Can the flu, colds, or COVID-19 be cured or prevented with antibiotics?

Antibiotics do not cure or prevent the flu, colds, or COVID-19. Antibiotics are useful against bacteria, but they are useless against viruses. Illnesses caused by viruses such as the flu or colds not only cannot be treated with antibiotics, but doing so is counterproductive because it contributes to increasing resistance to antibiotics, the other pandemic in the making.

Can vitamin C cure or prevent the flu, colds, or COVID-19?

Vitamin C is found in abundance in fruits and vegetables. It helps the absorption of iron, the synthesis of collagen, favors the metabolism of fats and prevents cellular aging. But vitamin C neither prevents nor cures colds, flu, or COVID-19. This belief has an origin that is very interesting when analyzing how some myths are kept alive. It turns out that the Nobel Prize in Chemistry Linus Pauling published a text in which he recommended a daily consumption of 3000 mg of vitamin C to prevent colds. Since then, dozens of scientific studies have been done trying to link vitamin C consumption with colds, but none of them has found such a relationship.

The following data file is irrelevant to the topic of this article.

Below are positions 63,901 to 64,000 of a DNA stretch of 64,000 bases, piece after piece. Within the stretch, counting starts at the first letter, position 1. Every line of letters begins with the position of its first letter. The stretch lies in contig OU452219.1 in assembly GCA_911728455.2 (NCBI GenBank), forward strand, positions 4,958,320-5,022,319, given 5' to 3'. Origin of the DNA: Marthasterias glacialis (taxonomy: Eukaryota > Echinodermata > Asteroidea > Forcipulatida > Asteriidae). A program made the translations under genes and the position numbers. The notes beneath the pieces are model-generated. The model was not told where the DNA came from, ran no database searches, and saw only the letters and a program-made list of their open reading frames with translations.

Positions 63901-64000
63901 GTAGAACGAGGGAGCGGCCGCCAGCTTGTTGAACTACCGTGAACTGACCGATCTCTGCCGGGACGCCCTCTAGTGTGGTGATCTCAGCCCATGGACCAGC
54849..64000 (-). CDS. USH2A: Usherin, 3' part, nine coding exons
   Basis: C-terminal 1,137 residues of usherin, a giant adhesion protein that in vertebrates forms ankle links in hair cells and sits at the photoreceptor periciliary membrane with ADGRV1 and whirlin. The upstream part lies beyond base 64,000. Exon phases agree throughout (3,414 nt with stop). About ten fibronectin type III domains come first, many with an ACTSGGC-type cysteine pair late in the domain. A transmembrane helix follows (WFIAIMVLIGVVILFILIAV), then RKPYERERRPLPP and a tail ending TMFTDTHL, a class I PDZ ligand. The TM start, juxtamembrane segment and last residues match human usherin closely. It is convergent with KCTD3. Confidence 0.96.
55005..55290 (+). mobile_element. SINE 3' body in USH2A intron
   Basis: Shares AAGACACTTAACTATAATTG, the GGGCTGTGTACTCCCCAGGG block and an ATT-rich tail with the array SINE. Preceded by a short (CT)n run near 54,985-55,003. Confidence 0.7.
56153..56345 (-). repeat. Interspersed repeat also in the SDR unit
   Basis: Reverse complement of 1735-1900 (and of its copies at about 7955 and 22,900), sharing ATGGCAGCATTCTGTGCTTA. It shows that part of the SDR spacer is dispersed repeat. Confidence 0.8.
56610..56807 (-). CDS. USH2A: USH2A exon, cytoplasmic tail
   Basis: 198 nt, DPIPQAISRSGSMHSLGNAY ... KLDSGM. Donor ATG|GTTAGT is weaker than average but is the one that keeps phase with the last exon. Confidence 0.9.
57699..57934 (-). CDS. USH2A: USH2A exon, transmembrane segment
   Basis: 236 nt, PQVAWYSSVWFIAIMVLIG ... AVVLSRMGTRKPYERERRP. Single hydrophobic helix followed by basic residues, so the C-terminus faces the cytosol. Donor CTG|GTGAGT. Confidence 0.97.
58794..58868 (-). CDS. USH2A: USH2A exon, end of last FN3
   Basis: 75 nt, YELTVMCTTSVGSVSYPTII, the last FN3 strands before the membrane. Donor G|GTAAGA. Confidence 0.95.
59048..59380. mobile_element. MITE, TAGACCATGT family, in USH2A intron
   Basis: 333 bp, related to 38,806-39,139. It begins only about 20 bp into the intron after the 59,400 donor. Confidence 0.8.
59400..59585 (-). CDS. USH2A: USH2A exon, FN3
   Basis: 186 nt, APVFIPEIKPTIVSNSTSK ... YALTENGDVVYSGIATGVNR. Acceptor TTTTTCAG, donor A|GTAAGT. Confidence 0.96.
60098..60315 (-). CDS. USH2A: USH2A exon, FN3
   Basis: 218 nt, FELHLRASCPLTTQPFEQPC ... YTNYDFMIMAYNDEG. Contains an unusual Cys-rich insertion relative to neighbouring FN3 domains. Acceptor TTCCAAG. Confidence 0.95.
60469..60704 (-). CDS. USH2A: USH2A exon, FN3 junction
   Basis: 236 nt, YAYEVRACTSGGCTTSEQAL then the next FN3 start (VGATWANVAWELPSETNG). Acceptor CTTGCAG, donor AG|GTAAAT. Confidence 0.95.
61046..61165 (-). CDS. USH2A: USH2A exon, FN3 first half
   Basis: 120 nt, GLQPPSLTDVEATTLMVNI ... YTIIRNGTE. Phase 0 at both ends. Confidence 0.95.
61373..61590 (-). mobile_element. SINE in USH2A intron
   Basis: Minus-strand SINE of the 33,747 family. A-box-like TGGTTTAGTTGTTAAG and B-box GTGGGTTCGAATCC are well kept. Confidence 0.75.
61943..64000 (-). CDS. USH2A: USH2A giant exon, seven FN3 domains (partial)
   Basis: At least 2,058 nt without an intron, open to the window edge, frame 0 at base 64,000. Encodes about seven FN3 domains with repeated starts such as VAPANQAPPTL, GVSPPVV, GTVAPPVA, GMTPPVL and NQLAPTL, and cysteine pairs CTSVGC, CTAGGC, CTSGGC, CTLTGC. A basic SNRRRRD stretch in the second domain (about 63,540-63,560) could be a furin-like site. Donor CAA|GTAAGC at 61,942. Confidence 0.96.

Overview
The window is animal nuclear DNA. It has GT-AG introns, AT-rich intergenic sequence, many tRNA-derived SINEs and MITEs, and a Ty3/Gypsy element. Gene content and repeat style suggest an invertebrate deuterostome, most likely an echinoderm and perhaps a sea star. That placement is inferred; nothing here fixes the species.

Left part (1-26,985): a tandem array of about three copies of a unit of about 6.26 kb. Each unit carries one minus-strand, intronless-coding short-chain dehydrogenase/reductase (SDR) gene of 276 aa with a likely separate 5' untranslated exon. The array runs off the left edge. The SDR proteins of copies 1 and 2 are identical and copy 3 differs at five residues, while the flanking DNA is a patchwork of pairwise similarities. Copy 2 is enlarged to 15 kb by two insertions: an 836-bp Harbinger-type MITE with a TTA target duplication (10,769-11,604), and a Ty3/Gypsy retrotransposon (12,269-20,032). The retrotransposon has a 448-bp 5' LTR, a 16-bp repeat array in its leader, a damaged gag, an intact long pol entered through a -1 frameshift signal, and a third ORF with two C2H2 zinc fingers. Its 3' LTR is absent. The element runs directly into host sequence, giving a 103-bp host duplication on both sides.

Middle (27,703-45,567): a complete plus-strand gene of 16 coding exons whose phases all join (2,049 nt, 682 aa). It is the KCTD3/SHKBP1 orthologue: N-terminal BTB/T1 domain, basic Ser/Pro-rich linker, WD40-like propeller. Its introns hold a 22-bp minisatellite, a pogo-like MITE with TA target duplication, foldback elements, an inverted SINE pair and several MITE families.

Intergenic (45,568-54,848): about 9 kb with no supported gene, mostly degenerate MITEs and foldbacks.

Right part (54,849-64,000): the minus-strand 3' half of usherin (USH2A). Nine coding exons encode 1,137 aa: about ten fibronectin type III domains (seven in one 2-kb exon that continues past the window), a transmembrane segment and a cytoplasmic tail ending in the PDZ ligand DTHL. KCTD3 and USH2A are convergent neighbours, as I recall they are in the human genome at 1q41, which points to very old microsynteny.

The origin of this myth This is what is known as the “fallacy of authority”: If something has been said by a Nobel laureate, it is given credit, even if there is no scientific evidence to support it. The myth of vitamin C has survived today because of that. Many people still believe that vitamin C is of any use, and they demand supplements and anti-flu medications that contain vitamin C. That is why pharmaceutical companies offer them. It is not that laboratories are not aware of what cures or prevents colds, it is that they respond to a demand that exists and is deeply rooted. Seeing vitamin C as a claim in these drugs has made this belief even more consolidated.

Do food supplements or herbal teas help to strengthen the immune system against flu, colds or COVID-19?

SEI Recommendations (Spanish Society of Immunology) to maintain the immune system in an optimal state are: balanced diet, not smoking, not consuming alcohol, doing moderate exercise on a regular basis, resting, avoiding stress and, above all, getting vaccinated.

Food supplements, “super foods”, herbal teas or “magic herbs” have not been shown to strengthen the immune system. Food supplements are only indicated for those who have a deficiency derived from a pathology and therefore have been prescribed as a reinforcement by the doctor. But healthy people do not need to consume any food supplements if they can eat a balanced diet.

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10 quick questions and answers about colds, flu and coronavirus